An equation was derived from known formulas to express the size of the inhibition zone diameter in the disk diffusion antibiotic susceptibility test as a function of the disk content of antibiotic. The equation permitted a calculation of regression line constants for the correlation between zone diameter and the minimum inhibitory concentration (MIC) with a single reference strain. Analysis of reference strains Staphylococcus aureus ATCC 25923, Escherichia coli ATCC 25922, and Pseudomonas aeruginosa ATCC 27853, as well as 12 clinical isolates belonging to these species, showed a linearity between zone size squared and the logarithm of disk content in tests with 10-, 30-, and 100-micrograms gentamicin disks. All three species, however, gave regression line constants which were characteristic for the individual bacterial species. Calculations of zone diameter breakpoints corresponding to recommended MIC limits with E. coli and P. aeruginosa reference strains gave an accurate prediction of gentamicin susceptibility. Histogram analysis of 48 strains of Streptococcus faecalis from clinical specimens showed a distribution of zone diameter values which would result in false classification of susceptibility with breakpoints calculated for the other bacterial species studied. Single reference strain analysis of S. faecalis ATCC 29212 (gentamicin MIC, 8 micrograms/ml) permitted the calculation of breakpoints which accurately assigned the strains tested to the intermediate category of susceptibility. Single reference strain analysis offers a quality control method for individual laboratories that allows the determination of inhibition zone diameter breakpoints corresponding to recommended MIC limits with no MIC determinations required.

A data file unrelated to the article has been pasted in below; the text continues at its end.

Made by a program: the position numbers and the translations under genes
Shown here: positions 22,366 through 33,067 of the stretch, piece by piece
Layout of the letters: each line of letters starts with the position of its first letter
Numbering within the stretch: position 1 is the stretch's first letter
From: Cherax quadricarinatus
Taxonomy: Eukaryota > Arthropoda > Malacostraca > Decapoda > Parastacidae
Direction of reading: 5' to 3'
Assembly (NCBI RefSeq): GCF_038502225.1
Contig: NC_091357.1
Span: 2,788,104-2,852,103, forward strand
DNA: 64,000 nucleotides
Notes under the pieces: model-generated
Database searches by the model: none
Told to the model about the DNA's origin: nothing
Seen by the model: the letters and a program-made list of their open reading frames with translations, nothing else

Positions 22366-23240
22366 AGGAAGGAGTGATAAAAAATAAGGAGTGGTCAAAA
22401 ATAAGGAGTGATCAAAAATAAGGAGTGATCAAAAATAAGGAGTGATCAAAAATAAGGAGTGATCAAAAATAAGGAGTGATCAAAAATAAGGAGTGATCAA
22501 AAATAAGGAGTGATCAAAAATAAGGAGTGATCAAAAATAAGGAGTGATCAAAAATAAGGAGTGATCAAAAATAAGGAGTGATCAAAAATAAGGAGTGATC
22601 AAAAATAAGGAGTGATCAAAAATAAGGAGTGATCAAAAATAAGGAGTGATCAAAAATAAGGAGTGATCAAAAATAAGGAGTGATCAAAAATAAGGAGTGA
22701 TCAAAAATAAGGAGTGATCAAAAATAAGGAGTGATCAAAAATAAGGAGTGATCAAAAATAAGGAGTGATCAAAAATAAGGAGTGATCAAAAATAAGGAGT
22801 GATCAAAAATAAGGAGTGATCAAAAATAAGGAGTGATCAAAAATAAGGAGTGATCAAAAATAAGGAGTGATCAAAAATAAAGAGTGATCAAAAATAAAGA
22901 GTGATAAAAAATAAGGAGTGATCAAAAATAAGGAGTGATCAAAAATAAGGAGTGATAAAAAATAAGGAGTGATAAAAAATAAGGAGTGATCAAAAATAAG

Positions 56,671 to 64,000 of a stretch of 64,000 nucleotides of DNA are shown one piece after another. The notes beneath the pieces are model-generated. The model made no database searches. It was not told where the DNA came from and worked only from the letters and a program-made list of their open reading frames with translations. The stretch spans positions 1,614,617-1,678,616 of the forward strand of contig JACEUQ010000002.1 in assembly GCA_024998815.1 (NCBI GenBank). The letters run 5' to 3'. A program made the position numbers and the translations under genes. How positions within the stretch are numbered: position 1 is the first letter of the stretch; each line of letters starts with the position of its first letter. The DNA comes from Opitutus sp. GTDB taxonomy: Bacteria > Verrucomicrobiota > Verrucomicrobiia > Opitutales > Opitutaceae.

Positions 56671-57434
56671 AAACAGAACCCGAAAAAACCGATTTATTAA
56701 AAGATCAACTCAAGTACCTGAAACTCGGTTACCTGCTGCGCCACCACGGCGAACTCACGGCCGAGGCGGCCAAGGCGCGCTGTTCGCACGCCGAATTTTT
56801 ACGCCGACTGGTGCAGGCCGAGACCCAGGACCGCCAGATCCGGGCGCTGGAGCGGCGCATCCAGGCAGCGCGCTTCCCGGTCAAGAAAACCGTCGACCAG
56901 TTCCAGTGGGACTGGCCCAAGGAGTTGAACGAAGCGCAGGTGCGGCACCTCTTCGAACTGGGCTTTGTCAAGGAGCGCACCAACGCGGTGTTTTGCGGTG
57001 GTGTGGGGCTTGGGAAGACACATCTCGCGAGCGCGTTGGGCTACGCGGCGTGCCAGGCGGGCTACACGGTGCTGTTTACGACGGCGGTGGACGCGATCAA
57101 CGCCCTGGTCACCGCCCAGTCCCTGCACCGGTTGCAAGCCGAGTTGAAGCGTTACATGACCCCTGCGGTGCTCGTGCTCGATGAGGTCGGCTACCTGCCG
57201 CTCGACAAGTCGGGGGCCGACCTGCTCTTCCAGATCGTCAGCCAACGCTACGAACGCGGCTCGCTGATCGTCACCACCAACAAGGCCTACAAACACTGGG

Use of antibiotic-loaded acrylic bone cement to treat orthopaedic infections continues to remain popular, but resistance to routinely used antibiotics has led to the search for alternative, more effective antibiotics. We studied, in vitro, the elution kinetics and bio-activity of different concentrations of meropenem-loaded acrylic bone cement.
Meropenem-loaded bone cement cylinders of different concentrations were serially immersed in normal saline. Elution kinetics was studied by measuring the drug concentration in the eluate, collected at pre-determined intervals, by high-performance liquid chromatography. Bio-activity of the eluate of two different antibiotic concentrations was tested for a period of 3 weeks against each of the following organisms: Staphylococcus aureus ATCC 2593 (MSSA), Enterococcus faecalis ATCC 29212, Pseudomonas aeruginosa ATCC 27853, Escherichia coli ATCC 25922, S. aureus ATCC 43300 (MRSA) and Klebsiella pneumoniae ATCC 700603 (ESBL).